FIG. 3 shows an FPGA architecture that provides two different types of interconnect resources; a first set of resources optimized for speed and a second set of resources optimized for low power consumption. The FPGA of FIG. 3 includes an array of logic blocks (CLBs 301 a-301 i) interconnected by a programmable interconnect structure. The interconnect structure includes interconnect lines (303 a-303 i, 304 a-304 i, 311 a-311 i, 312 a-312 i) coupled together by programmable switches (302 a-302 i).

A first set of the interconnect resources in FIG. 3 includes interconnect lines 303 a-303 i and 304 a-304 i. Additionally, the first set of interconnect resources can include a portion of programmable switches 302 a-302 i. The first set of resources is optimized for high speed. For example, these resources can be the same as those currently available in most FPGAs, where the interconnect resources are typically optimized for high speed. For example, long interconnect lines can be supplied for traversing multiple CLBs, and these long interconnect lines can be buffered.

A second set of the interconnect resources in FIG. 3 includes interconnect lines 311 a-311 i and 312 a-312 i. Additionally, the second set of interconnect resources can include a portion of programmable switches 302 a-302 i. The second set of resources is optimized for low power consumption. In some embodiments, the power consumption of the second set of resources is reduced by raising the effective threshold voltage of some or all of the transistors in the second set. Raising the effective threshold voltage of a transistor'slows down the switching of the transistor, but reduces leakage current, thereby reducing the power consumption by the transistor.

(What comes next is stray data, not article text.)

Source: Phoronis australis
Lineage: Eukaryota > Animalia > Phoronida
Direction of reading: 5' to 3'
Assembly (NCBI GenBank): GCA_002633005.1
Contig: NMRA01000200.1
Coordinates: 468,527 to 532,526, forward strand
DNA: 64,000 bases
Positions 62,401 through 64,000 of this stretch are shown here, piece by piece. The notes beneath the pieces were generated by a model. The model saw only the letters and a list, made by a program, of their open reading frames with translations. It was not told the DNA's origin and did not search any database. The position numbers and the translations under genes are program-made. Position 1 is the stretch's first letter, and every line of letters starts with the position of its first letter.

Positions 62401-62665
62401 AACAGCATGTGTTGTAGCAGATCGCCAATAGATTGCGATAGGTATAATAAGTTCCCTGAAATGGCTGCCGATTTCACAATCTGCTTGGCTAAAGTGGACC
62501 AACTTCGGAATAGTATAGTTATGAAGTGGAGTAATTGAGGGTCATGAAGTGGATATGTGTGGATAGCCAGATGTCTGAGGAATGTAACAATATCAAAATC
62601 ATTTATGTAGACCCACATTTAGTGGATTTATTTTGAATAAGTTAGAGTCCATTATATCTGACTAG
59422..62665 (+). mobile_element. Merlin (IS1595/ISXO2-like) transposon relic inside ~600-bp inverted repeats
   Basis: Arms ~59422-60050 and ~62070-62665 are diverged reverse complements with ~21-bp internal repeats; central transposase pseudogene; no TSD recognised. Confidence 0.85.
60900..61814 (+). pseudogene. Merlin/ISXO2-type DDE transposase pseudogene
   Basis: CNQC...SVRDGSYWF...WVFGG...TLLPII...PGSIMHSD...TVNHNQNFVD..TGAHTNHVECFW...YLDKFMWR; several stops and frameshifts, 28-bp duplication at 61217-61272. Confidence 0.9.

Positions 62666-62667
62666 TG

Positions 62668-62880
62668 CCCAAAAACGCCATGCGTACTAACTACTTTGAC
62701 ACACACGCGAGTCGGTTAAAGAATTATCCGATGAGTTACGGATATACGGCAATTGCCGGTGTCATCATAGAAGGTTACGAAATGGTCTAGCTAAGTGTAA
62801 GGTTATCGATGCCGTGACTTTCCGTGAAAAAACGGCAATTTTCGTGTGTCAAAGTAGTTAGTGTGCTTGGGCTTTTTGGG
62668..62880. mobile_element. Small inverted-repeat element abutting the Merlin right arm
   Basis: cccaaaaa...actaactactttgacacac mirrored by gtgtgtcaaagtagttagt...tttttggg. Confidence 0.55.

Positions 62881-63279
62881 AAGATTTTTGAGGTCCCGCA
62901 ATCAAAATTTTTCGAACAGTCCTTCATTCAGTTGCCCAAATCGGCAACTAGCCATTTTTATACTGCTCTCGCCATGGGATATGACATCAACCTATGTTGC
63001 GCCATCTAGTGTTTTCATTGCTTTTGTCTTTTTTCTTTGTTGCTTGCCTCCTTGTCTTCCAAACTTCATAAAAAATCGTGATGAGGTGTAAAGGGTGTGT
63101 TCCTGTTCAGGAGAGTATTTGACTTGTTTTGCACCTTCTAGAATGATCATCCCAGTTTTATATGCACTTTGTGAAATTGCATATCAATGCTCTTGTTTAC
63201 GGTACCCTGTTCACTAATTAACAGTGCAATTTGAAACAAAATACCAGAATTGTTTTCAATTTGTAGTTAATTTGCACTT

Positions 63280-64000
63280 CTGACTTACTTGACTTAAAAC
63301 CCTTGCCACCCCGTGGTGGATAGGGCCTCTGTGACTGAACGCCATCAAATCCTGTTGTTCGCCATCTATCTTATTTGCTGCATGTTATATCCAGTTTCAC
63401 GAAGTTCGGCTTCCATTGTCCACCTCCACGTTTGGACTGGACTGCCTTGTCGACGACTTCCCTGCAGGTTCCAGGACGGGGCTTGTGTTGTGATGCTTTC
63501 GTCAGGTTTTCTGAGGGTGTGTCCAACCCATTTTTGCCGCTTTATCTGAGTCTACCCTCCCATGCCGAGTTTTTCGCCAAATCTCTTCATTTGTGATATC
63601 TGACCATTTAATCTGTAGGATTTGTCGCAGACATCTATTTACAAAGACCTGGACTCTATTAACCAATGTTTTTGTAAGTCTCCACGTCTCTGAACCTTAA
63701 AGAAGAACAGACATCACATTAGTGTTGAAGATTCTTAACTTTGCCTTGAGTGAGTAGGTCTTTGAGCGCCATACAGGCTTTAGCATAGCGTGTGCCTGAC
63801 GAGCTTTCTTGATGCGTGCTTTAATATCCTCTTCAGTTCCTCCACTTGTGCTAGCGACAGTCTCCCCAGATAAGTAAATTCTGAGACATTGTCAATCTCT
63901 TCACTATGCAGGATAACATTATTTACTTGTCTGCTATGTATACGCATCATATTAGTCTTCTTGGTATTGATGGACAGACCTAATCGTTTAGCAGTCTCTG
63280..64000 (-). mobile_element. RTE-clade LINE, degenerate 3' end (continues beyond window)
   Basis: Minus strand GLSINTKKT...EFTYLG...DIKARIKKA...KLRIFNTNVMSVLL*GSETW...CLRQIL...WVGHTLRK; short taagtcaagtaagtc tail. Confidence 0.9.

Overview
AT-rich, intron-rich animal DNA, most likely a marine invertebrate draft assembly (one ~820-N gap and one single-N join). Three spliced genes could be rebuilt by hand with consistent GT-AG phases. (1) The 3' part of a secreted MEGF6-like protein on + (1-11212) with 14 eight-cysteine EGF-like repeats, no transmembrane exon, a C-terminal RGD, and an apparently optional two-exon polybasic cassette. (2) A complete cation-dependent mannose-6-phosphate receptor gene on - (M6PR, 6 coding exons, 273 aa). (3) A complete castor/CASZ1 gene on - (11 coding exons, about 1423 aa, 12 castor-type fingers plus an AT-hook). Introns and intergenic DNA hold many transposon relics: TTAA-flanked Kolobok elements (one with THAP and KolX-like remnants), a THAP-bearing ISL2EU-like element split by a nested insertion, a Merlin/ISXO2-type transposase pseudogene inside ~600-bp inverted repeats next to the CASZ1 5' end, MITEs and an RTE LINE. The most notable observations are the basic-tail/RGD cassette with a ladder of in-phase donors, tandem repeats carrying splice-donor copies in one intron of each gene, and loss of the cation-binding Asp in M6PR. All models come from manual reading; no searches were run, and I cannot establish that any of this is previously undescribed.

As is well known in the relevant arts, the effective threshold voltage of a transistor can be raised using any of several techniques. For example, the threshold voltage of the transistor can be actually reduced by changing the doping levels in the transistor structure during manufacture of the FPGA. Clearly, reducing the actual threshold voltage of the transistor also reduces the effective threshold voltage. However, the threshold voltage of the transistor can also be effectively reduced by placing the transistor within a well, which is then biased to a voltage level different from the voltage level of the substrate used by other transistors (e.g., transistors within the first set of interconnect resources).

FIG. 4 illustrates in more detail one tile from the FPGA of FIG. 3. In the FPGA tile of FIG. 4, programmable switch 402 includes four areas 421-424. In the pictured embodiment, area 421 includes programmable tristate buffers B1, B2 controlled by configuration memory cells M1, M2. Area 422 includes programmable tristate buffers B3, B4 controlled by configuration memory cells M3, M4. Area 423 includes programmable tristate buffers B5, B6 controlled by configuration memory cells M5, M6. Area 424 includes programmable tristate buffers B7, B8 controlled by configuration memory cells M7, M8. (Each of the buffers and memory cells in FIG. 4 represents what would be many of these elements in an actual FPGA.)